If you are new to astronomy or just have a casual interest, finding planets and stars can be an exercise in frustration. This month the Moon will pass by Saturn, Jupiter, Mars and the bright stars Regulus, Spika, Antares, and Aldebaran. If you can find the moon you can find the planets and some bright stars easily. At the beginning of the month you can observe the moon after sunset (9:15 PM). After mid month (full moon) you will have to get up before sunrise (5:00 AM).
On August 3 just after sunset look for a thin crescent moon low on the western horizon. The bright star above the moon is Saturn.
On August 4 a little fuller crescent moon passes below Spika, the brightest star in Virgo.
On AUGUST 6 the moon is at “first quarter” or a half moon. At this phase the moon is approximately in same place in space as the Earth (you) was 3.5 hours ago.
On August 7 the waxing gibbous Moon will be above the bright star Antares in the constellation Scorpius.
On August 9 a waxing gibbous moon will be over the constellation Sagittarius (the teapot) and marks the direction to the center of our galaxy, the Milky Way. The moon is also next to Pluto which you can’t see, but it’s there.
On August 14 the Moon will be full. The Moon rises in the east opposite the setting sun. Because full moon is technically only a moment in time (for Aurora 00:58 AM) the moon can rise up to 30 minutes before or after sunset for a given location. So this month the “full moon” will rise at 8:09 PM in Aurora. That’s 12 minutes after sunset. You may have noticed the moon has been visible to us every day in the in the early evening. After full moon that changes. The moon now will only be visible each day in the predawn morning hours.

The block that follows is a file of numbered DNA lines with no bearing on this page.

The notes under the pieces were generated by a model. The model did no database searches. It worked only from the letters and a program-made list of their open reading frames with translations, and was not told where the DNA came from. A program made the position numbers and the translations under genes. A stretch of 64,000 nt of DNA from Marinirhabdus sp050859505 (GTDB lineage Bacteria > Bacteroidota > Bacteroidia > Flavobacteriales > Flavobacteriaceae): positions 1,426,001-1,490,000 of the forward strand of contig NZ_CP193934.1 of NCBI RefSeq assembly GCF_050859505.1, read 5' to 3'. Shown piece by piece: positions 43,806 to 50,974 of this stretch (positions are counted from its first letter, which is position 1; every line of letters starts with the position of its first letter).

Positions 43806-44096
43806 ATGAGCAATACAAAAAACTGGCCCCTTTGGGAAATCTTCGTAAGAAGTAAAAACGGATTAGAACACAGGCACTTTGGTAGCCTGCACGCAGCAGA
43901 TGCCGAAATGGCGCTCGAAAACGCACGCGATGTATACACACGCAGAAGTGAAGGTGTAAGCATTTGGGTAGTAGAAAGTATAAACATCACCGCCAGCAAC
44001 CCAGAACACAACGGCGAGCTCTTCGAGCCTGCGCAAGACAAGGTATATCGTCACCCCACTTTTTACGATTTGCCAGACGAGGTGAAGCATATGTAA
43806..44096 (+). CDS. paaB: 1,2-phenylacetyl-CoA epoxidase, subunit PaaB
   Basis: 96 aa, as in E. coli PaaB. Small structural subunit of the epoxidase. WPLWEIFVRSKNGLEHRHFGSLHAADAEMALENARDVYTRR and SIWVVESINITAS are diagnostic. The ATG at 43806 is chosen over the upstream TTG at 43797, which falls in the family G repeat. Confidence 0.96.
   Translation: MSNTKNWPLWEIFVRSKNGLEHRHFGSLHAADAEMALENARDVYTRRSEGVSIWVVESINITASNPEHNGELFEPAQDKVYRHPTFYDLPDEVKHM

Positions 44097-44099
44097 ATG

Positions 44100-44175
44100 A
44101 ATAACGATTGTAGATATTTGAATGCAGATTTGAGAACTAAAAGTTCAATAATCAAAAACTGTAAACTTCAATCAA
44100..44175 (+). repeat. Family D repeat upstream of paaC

On the morning of August 15 watch the full moon set over the mountains around sunrise (6:11 AM for Aurora).
On August 20 the Moon will be above a bright star, it’s the planet Jupiter. Again you will have to get up before sunrise to see the pair. Look south and up.
On August 21 the Moon will be at “third quarter” or half moon. At this phase the Moon is approximately in the same place in space the Earth (you) will be in 3.5 hours. The Moon will also be just above and to the right of a small group of stars called the Pleiades (Subaru in Japanese). Don’t believe me, check out the car emblem. The Pleiades is best seen in a pair of binoculars and it’s breathtaking.
On August 22 the waning crescent moon will be above Aldebaran, the brightest star in Taurus.
On August 25 a thin waning crescent moon will be just below Mars.
August 26 will most likely be the last day to see a very thin crescent moon as the Moon heads toward the rising Sun.
August 29 is “new moon” meaning the Moon rises and sets with the Sun. The Moon will not be easily visible again until September 1 when it returns to night side of the Sun. Look for a very thin crescent in the west after sunset.
Wishing you clear skies